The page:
This is one of many true story interviews in which we talk to people who have experienced interesting/challenging/amazing things. This is the story of Kate and how her family was forced to take out a restraining order against her abusive father.
Tell us a bit about yourself!
Hello hello! I’m Kate, 18 going on 24 from a little village in the South of England. I work as a waitress, have just started a Psychology course, am in the process of writing my first book and have just opened up my first Etsy shop.
Tell us about your family.
My immediate family consists of myself, my mum and my twin brother, followed by five other half brothers and sisters from previous relationships. My mother is one of the loveliest people you could ever meet; I’ve never known a single person to dislike her. My father, on the other hand, tends to be described with words not appropriate for public blogs.
My parents met through a mutual friend after they both divorced. Before my brother and I came along they actually had a son who died after he was born prematurely. My dad didn’t want another child so my mum left the country. As soon as she left, my dad told her he wanted to try for another child. Late into my teens, I realized the only reason he wanted my brother and I was to trap my mum into staying with him.
Do you remember when your dad began to become abusive?
The first time I saw any kind of abuse was when I was about 8-years-old and sitting with my mum in bed late at night. Looking back, it’s obvious he’d been drinking, but at 8, I was oblivious to the effects of alcohol. All I can really remember was my mum trying to close the door on him; she closed the door on his arm but he could still reach through and punch her. I’ll never forget the sound of his fist hitting her jaw.
The next morning I came downstairs to see the glass doors downstairs smashed to pieces, but my mum never told me why. It was years later that I realized he’d pushed her into them.
He became noticeably worse. He was jealous and paranoid that mum was seeing someone else. He’d follow her, have her followed, have suspected boyfriends of hers followed. He’d lock her out of the house, bug the house, steal her handbag, check her phone at every chance he got.It wasn’t until I was 13 and that I realized being terrified of your dad wasn’t normal. He started turning on my brother and me because he couldn’t stand that we would defend my mum. When he was drunk he would tell me that I was a f**king bitch and shout abuse towards me in front of friends or boyfriends.
How did the rest of your family react to his abuse?
Eventually it just became part of daily life. We’d be more concerned if he was being nice than if he was shouting abuse. My mum remained extremely strong through the entire thing, although I’ll never understand how she managed it. For a few years I shut myself off from the world out of frustration. I wouldn’t go out unless I had to, I couldn’t concentrate in school. Later, My mum told me she noticed things weren’t right when I’d say I couldn’t be bothered to get dressed for the day. I hated everyone and everything.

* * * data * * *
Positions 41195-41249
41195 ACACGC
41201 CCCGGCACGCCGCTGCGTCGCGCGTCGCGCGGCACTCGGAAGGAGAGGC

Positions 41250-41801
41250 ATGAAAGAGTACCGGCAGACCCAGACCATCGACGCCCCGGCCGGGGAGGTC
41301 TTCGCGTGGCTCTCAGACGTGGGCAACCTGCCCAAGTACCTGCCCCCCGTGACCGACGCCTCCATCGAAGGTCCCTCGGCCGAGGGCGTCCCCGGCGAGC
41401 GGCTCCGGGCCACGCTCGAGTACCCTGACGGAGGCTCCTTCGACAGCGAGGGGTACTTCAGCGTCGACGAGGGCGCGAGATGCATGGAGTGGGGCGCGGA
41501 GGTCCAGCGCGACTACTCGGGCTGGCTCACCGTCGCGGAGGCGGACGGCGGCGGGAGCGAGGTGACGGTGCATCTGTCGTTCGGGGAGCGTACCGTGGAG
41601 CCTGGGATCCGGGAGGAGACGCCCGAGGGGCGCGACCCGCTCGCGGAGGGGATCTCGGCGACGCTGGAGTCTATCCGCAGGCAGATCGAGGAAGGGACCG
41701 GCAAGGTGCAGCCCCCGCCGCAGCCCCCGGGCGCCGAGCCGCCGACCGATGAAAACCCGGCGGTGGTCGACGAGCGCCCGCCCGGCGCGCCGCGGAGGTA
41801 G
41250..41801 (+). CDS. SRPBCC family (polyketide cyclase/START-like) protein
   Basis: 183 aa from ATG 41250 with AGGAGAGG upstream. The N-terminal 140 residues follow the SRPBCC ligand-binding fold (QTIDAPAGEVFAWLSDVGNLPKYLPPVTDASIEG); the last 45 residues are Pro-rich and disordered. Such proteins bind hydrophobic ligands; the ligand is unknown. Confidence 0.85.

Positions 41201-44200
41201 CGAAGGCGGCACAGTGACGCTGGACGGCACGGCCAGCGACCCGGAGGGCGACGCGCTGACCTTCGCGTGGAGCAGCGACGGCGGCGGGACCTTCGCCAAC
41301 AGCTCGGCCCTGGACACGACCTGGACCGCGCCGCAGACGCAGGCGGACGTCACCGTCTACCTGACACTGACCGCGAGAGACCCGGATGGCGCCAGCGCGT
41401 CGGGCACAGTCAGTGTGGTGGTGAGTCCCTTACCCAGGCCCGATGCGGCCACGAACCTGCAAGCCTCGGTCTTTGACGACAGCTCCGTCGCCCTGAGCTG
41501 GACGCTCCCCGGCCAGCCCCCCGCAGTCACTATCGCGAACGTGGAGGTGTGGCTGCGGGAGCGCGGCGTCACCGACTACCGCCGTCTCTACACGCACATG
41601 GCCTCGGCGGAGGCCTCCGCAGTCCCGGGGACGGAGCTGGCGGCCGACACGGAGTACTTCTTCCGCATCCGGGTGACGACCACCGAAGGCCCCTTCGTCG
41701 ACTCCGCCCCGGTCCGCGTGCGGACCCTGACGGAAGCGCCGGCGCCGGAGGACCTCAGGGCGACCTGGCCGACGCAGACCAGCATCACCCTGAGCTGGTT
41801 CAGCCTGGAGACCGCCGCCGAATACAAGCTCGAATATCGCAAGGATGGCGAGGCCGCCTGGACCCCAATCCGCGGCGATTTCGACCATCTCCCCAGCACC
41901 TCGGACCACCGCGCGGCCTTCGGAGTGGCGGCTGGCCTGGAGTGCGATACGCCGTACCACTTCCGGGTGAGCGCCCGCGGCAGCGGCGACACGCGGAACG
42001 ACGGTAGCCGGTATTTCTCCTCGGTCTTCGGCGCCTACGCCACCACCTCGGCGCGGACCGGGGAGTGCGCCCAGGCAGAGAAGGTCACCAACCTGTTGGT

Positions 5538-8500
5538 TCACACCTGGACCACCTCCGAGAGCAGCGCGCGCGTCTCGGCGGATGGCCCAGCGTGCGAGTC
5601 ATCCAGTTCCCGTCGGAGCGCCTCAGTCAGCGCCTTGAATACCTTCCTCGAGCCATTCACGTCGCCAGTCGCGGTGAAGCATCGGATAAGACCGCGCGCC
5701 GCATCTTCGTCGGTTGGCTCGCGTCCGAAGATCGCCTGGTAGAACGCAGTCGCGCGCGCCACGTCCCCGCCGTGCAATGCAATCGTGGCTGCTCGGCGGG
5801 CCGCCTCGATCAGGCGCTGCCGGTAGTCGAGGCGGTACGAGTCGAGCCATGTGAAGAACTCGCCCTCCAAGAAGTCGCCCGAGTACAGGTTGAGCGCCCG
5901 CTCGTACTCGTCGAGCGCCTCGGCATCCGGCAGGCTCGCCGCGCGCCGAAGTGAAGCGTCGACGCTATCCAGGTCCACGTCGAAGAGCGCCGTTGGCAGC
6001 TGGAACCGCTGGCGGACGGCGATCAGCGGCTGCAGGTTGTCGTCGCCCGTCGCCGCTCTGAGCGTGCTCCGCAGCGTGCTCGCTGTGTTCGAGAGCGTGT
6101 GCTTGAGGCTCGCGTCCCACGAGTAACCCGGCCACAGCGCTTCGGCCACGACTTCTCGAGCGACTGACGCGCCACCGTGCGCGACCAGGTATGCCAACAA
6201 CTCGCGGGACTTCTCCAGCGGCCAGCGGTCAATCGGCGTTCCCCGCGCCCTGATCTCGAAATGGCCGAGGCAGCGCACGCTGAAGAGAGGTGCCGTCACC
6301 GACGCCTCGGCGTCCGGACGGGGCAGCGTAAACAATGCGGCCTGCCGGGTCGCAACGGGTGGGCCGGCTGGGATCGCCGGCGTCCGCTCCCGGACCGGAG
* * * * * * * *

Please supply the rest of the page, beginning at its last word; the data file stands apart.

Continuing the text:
Thankfully, my mum, my brother and I were very good at keeping each other going.
Was there a specific ‘breaking point’?
My dad hadn’t been living at home for about four months when he started coming back and letting himself in. He’d start drinking bottles of wine and vodka at 8:00 am and abuse us all day and night. When he wasn’t at home he send us countless texts and follow us. I spent most of my days sitting at my window waiting for his car to come round the corner.
Can you tell us about the process of getting a restraining order?
It took a lot of time, a lot of money and many court visits. My mum and I both wrote several letters to the court and kept a diary of everything that happened leading up to the restraining order. The order went through two days after my sixteenth birthday.
How did your father react when the order was approved?
When you’re given a restraining order, the papers have to be physically given to you. The person ordering it had to find him and the easiest way to do that was to sit outside my house and wait for him to turn up.I watched the whole thing from my bedroom window. Bizarrely, it was the guiltiest feeling I think I’ve ever felt. I really think that in his head, he thought he wasn’t doing anything wrong.
Unfortunately after all the effort, a restraining order only lasts for a year, unless he causes us trouble again – then it’ll become life long. I’m not as worried as I once was but I’m still concerned he’ll just turn up again one day.
How is your relationship with your father now?
I haven’t had any contact with my dad for over two years now and I don’t plan on getting in touch with him.
What advice would you give to someone having a similar experience?
It’s worth doing anything you can to get out – even if it means having to move or spend a lot of money. I’m an entirely different person two years down the line; if you met me now you wouldn’t know I ever went three years in a constantly miserable state.
And it really, really helps to keep a record of everything happening. For me it helped to get the restraining order and it’s also helping when it comes to writing my first book!Thanks for sharing your story, Kate. Do any of you guys have questions? Have you ever had to take out a restraining order?